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In August 2008, the New York Legislature signed into law the New York State Textbook Access Act, Article 15-C (720-724).
This law was created to help students with the burden of rising textbook prices. This law requires publishers, distributors, anad Bookstores to offer and expand textbook options as well as provide more information about textbook titles.
For the complete text of this act, click here.
Before you use material from the Internet, evaluate the site.
WHO- is the author or sponsor?
Is it a reliable person, site?
WHAT- information is provided?
Does it match other information from valid sources?
WHEN- was the information posted/updated ?
Is it current?
WHERE- does the information come from?
Is it a reputable source such as .edu or .gov?
WHY- is the information there?
Is it there to inform and educate without bias?
1. Start with the Library
The A. Holly Patterson Library tries to include at least one copy of most required textbooks in our Reserve Collection. You can borrow them for up to 2 hours. For popular fiction or classic novels, you can also visit your local public library.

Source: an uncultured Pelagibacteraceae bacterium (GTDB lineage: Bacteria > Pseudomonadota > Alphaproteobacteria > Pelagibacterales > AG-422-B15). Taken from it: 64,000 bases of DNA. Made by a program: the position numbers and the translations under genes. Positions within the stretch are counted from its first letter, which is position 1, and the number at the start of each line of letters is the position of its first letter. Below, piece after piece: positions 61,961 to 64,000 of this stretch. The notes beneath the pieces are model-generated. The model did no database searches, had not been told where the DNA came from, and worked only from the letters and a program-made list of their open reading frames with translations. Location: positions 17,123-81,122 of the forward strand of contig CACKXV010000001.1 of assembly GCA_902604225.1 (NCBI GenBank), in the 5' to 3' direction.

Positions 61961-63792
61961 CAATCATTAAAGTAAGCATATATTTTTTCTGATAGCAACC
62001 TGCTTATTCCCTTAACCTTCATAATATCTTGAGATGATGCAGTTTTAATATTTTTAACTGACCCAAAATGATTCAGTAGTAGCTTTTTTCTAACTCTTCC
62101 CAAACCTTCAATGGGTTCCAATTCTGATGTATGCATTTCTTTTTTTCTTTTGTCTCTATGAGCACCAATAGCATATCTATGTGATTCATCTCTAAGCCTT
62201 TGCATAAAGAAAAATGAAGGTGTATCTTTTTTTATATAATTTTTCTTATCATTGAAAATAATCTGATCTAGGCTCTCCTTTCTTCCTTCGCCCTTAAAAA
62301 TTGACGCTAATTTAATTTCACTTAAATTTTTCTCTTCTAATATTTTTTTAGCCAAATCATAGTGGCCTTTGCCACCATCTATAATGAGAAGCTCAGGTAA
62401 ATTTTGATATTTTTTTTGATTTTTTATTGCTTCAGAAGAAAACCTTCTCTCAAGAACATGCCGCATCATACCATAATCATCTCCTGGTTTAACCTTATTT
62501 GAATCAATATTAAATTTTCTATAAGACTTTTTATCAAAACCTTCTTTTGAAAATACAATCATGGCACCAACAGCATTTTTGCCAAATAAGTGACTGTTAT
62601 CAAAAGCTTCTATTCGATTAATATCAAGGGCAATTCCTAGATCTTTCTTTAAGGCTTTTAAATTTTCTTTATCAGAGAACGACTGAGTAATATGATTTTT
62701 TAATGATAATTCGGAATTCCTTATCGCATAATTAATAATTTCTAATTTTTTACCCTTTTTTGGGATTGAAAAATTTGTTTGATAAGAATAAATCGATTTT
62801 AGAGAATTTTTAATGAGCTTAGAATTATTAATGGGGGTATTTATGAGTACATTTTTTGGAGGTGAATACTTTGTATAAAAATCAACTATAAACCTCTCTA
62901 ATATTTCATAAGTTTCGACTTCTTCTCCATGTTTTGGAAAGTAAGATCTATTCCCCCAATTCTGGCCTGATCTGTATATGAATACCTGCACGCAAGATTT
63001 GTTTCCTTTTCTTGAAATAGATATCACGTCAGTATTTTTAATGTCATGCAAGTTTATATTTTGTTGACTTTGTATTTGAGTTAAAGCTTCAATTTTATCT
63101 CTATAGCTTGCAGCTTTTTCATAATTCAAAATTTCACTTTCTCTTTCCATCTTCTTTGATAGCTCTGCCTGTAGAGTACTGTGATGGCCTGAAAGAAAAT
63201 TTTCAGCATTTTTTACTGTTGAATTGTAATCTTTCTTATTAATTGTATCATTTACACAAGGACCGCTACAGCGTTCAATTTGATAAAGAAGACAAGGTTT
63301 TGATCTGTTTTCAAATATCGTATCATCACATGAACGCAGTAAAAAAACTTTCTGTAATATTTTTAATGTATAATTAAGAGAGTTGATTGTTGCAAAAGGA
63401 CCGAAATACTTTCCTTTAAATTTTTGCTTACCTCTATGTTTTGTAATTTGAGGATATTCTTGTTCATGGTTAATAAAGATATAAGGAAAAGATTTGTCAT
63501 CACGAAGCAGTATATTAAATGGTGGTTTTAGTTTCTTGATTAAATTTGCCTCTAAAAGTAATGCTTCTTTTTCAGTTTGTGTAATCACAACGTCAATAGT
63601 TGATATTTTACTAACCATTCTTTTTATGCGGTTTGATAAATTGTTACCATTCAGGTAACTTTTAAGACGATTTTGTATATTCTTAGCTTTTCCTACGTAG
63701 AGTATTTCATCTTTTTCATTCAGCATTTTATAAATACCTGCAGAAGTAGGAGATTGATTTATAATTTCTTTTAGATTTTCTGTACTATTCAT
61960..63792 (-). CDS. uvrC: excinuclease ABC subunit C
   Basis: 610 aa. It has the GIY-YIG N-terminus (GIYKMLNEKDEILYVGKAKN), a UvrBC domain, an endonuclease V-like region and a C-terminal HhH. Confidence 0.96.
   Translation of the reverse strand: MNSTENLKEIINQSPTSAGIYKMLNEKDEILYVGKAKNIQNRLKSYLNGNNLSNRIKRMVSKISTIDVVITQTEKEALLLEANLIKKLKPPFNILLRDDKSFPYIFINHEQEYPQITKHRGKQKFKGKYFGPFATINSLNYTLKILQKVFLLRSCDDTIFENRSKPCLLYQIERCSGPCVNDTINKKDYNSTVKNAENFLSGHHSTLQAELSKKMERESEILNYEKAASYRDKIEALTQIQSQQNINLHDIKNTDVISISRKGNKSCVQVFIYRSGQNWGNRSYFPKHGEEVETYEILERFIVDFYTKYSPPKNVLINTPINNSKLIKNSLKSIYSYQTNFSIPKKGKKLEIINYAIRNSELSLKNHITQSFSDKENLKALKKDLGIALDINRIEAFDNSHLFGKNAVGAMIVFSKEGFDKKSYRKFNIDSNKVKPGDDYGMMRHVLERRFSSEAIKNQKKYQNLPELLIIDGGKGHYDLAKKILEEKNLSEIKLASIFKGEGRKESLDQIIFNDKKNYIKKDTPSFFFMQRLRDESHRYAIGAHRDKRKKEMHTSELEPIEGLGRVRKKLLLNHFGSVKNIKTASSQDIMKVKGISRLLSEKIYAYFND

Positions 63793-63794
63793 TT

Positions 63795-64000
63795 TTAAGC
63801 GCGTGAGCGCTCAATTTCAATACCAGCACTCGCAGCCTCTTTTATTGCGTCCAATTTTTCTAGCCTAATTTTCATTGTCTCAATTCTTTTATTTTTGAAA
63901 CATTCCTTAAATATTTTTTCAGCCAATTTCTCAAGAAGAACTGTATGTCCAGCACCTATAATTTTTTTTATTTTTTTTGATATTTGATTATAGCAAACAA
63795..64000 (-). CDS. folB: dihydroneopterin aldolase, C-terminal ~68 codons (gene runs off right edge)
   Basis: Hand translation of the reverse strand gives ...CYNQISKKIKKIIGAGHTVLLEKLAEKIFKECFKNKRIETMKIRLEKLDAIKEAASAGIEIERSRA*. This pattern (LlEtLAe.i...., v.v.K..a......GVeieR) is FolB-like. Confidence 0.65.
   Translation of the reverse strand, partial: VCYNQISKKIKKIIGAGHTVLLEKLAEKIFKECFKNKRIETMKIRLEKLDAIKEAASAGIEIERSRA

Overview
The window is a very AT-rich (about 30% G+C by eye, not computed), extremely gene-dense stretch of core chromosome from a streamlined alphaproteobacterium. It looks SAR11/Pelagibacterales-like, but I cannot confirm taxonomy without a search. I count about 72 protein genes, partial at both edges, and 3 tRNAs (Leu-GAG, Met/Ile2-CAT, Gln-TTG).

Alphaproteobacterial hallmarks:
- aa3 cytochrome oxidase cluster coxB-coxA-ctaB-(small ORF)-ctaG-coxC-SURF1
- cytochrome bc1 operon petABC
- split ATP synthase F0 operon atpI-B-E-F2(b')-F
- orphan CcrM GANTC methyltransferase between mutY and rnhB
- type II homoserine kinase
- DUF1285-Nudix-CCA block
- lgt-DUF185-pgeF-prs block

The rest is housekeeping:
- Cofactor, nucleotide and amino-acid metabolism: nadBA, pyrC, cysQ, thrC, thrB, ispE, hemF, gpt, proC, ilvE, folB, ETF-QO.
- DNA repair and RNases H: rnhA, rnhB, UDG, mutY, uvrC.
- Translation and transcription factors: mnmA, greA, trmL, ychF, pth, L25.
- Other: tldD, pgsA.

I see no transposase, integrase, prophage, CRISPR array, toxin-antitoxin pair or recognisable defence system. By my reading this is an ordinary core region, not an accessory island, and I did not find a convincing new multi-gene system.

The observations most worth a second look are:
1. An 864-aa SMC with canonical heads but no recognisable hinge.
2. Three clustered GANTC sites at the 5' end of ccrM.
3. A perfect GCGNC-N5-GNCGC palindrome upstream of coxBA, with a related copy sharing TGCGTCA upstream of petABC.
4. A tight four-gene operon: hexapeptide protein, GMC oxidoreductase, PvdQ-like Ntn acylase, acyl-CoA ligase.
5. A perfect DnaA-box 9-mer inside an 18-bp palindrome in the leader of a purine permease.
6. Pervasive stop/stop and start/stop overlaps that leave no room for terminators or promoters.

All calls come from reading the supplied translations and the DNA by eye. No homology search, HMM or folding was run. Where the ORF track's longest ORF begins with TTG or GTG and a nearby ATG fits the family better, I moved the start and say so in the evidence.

2. Visit your Campus Bookstore
Your campus bookstore knows exactly what materials are required and/or recommended for your class. They also offer less expensive options like rentals, ebooks and used books.
3. Buy Used Textbooks
Used textbooks are less expensive than new ones. The Bookstore often carries used copies or you can search online at Amazon.com or other textbook websites.
4. Rent Textbooks
Renting textbooks can be a less expensive alternative to purchasing the book. Visit the Bookstore for rental options or search online for other possibilities.
5. Purchase eBooks
Ebooks (electronic version) are another less expensive textbook format. Try your bookstore or contact the publisher and other ebook vendors.
6. Go online
There are many websites that offer textbooks for trade, rental or purchase. Make sure you check the validity and reliability of these sites.
7. Talk to your Professor
Ask your professor if using an older edition is acceptable. If your textbook is bundled, ask your professor if you can do without all those extras by ordering the textbook only.
Tip: Make sure you have the correct ISBN, so that you are searching and/or purchasing the right textbook. The ISBN will be different for bundled textbooks. When ordering online, be sure to factor in shipping costs. Check return policies and turnaround times so that you can receive the book before your class begins.